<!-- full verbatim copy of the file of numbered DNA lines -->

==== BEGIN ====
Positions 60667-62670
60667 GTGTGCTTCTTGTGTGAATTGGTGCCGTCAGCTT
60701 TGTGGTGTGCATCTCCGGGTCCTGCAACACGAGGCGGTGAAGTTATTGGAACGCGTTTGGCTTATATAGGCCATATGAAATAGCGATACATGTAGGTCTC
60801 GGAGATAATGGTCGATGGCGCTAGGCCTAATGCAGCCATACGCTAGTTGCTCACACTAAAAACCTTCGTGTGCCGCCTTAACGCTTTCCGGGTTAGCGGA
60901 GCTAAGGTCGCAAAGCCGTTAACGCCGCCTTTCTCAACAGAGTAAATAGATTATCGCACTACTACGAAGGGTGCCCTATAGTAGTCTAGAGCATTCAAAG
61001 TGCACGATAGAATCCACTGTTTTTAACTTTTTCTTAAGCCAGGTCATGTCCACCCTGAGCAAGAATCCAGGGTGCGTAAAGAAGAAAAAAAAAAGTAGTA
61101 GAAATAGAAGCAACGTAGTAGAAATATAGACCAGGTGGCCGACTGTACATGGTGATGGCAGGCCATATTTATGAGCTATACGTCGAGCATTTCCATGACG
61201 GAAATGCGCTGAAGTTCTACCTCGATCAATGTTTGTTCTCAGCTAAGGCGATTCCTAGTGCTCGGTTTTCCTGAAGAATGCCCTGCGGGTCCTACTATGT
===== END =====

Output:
Positions 60667-62670
60667 GTGTGCTTCTTGTGTGAATTGGTGCCGTCAGCTT
60701 TGTGGTGTGCATCTCCGGGTCCTGCAACACGAGGCGGTGAAGTTATTGGAACGCGTTTGGCTTATATAGGCCATATGAAATAGCGATACATGTAGGTCTC
60801 GGAGATAATGGTCGATGGCGCTAGGCCTAATGCAGCCATACGCTAGTTGCTCACACTAAAAACCTTCGTGTGCCGCCTTAACGCTTTCCGGGTTAGCGGA
60901 GCTAAGGTCGCAAAGCCGTTAACGCCGCCTTTCTCAACAGAGTAAATAGATTATCGCACTACTACGAAGGGTGCCCTATAGTAGTCTAGAGCATTCAAAG
61001 TGCACGATAGAATCCACTGTTTTTAACTTTTTCTTAAGCCAGGTCATGTCCACCCTGAGCAAGAATCCAGGGTGCGTAAAGAAGAAAAAAAAAAGTAGTA
61101 GAAATAGAAGCAACGTAGTAGAAATATAGACCAGGTGGCCGACTGTACATGGTGATGGCAGGCCATATTTATGAGCTATACGTCGAGCATTTCCATGACG
61201 GAAATGCGCTGAAGTTCTACCTCGATCAATGTTTGTTCTCAGCTAAGGCGATTCCTAGTGCTCGGTTTTCCTGAAGAATGCCCTGCGGGTCCTACTATGT